Open source regression software for Matlab/Octave

ARESLab: Adaptive Regression Splines toolbox

Version 1.5.1 (June 2, 2011) - download [Picture: Two surfaces]

ARESLab is a Matlab/Octave toolbox for building piecewise-linear and piecewise-cubic regression models using Jerome Friedman's Multivariate Adaptive Regression Splines technique (also known as MARS).

Multivariate Adaptive Regression Splines have the ability to model complex and high-dimensional data dependencies. The model takes the form of an expansion in product spline basis functions, where the number of basis functions as well as the parameters associated with each one (product degree and knot locations) are automatically determined by the data through a forward/backward iterative approach.

The toolbox code is licensed under the GNU GPL licence.

Reference manual can be downloaded here (it is also included in the .zip file).

M5PrimeLab: M5' regression tree and model tree toolbox

Version 1.0.1 (September 3, 2010) - download [Picture: Bonzai]

M5PrimeLab is a Matlab/Octave toolbox for building regression trees and model trees using M5' method. M5PrimeLab accepts input variables to be continuous, binary, and categorical, as well as manages missing values.

Model trees combine a conventional regression tree with the possibility of linear regression functions at the leaves. This representation usually provides higher accuracy than regression trees but preserves the advantage of clear and easy-to-interpret structure.

The toolbox code is licensed under the GNU GPL licence.

Reference manual can be downloaded here (it is also included in the .zip file).

Locally-Weighted Polynomials

Version 1.3 (February 10, 2010) - download

Locally Weighted Polynomials (also called Locally Weighted Regression or Moving Least Squares) with Gaussian weight function.

LWP approximation is designed to address situations in which models of global behaviour do not perform well or cannot be effectively applied without undue effort. The LWP approximation is carried out by pointwise fitting of low-degree polynomials to localized subsets of the data. The advantage of this method is that the analyst is not required to specify a global function. However, the method requires relatively high computational resources when finally predicting output values at the query points.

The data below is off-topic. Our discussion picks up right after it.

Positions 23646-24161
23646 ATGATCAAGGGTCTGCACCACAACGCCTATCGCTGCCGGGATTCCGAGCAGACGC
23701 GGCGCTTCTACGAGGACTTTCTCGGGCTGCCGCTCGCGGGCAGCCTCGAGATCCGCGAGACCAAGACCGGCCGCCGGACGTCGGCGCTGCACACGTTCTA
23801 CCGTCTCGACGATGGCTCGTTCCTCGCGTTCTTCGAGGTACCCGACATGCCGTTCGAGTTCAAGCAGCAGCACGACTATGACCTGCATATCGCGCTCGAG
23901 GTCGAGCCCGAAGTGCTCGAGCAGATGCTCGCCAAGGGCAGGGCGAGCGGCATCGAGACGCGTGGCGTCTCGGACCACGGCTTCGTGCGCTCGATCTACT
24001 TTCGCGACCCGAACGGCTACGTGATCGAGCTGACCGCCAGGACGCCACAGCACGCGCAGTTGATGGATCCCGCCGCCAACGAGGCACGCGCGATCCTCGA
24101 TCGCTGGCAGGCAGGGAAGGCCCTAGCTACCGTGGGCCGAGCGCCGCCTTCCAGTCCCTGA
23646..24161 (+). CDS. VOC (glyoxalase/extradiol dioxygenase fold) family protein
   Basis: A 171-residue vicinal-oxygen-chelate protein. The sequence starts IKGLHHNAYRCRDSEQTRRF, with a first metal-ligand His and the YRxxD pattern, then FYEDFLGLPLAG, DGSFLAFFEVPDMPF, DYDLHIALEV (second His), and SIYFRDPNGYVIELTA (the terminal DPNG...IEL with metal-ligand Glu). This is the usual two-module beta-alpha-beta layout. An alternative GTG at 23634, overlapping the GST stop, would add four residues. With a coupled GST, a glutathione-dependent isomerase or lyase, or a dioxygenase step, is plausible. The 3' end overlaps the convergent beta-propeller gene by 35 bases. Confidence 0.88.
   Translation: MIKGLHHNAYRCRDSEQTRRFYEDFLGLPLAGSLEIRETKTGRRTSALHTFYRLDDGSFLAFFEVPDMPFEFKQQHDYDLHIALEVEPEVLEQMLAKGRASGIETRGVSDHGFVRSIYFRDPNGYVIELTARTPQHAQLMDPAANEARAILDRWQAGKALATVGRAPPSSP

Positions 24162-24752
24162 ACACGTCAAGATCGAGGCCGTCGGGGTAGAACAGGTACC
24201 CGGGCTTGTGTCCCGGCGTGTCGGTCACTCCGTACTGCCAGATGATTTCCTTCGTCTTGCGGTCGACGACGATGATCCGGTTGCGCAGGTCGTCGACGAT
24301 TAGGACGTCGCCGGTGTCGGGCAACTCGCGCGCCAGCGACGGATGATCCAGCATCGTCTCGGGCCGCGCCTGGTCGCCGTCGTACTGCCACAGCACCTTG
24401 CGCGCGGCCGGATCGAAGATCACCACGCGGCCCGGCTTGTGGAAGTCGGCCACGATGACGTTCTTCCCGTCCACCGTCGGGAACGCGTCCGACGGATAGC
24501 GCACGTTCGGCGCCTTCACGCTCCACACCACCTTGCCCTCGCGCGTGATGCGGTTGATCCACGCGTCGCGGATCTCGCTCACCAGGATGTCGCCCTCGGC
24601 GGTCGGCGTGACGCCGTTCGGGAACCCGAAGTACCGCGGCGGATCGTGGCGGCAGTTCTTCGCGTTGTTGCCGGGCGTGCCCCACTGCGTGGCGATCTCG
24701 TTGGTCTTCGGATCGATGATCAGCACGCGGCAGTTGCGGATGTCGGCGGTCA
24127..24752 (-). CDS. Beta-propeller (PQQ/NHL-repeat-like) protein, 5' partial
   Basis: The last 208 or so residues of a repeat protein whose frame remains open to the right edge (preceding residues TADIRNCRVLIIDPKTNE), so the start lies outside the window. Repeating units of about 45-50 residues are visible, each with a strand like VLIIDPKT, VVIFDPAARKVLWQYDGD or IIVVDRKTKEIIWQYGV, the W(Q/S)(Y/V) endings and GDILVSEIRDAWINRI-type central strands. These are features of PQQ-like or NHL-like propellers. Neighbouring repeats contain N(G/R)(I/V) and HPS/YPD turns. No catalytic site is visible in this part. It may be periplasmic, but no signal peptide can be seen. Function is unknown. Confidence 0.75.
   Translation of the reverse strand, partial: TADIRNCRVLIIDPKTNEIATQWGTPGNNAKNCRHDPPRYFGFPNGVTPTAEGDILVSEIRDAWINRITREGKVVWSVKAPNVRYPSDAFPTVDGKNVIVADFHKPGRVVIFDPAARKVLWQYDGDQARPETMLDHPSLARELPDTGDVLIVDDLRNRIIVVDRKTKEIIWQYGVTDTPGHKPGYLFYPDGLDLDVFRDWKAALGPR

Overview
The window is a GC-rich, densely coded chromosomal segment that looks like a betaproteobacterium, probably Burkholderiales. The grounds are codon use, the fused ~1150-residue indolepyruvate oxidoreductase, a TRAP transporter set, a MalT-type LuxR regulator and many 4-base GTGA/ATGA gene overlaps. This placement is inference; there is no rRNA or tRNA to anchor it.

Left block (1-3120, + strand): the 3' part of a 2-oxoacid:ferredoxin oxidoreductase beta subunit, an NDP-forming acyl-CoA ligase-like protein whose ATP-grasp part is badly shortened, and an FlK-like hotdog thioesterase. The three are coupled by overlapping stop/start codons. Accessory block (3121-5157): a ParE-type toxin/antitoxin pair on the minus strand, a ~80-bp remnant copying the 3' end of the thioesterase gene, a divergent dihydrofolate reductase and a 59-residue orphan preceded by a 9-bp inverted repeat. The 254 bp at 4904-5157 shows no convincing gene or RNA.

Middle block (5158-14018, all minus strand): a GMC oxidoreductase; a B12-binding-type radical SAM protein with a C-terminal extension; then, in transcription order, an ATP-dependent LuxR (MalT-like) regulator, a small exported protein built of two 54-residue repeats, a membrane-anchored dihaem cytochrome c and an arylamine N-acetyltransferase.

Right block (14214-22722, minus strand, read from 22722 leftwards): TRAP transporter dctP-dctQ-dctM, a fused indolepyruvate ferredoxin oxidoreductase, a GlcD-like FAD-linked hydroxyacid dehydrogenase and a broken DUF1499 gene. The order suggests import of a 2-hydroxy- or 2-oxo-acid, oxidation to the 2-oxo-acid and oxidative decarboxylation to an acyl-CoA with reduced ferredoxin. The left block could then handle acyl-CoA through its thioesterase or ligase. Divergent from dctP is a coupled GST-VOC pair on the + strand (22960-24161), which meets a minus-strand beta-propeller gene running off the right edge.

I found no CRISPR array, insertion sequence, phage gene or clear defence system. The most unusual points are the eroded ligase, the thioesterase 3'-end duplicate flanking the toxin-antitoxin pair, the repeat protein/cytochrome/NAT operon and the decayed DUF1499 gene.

Radial Basis Function interpolation

Version 1.1 (August 12, 2009) - download

Radial Basis Function interpolation with biharmonic, multiquadric, inverse multiquadric, thin plate spline, and Gaussian basis functions with or without the polynomial term.

RBF interpolation uses a series of basis functions that are symmetric and centered at each sampling point. Radial basis functions are a special class of functions with their main feature being that their response decreases (or increases) monotonically with distance from a central point. The center, the distance scale, and the precise shape are parameters of the model.

GMDH-type Polynomial Neural Networks

Version 1.5 (June 2, 2011) - download

[Picture: GMDH network examples]

A simple implementation of Group Method of Data Handling (GMDH) for building Polynomial Neural Networks. The algorithm iteratively builds the network layer-by-layer using training data while the exact structure (connectivity) and size (number of layers) of the network is controlled by an evaluation criterion - either measuring performance in an additional validation data (i.e. using the so-called "regularity criterion") or explicitly taking network's complexity into account (using the Corrected Akaike's Information Criterion or Minimum Description Length). Algorithm's parameters also include max number of inputs for individual neurons, degree of polynomials in the neurons, whether to allow the neurons to have inputs not only from the immediately preceding layer but also from the original input variables, number of neurons in a layer, whether to decrease the number of neurons in each subsequent layer etc.

Shepard interpolation

download.

Shepard interpolation is a subset of inverse distance weighting methods and may be viewed as a special case of RBF interpolation. While it is rarely as accurate as other RBF interpolations, it is simple and computationally very efficient (does not require to solve linear equations).

Gints Jekabsons, Dr.sc.ing.

Riga Technical University

Institute of Applied Computer Systems

Meza str. 1/3, LV-1048, Riga, Latvia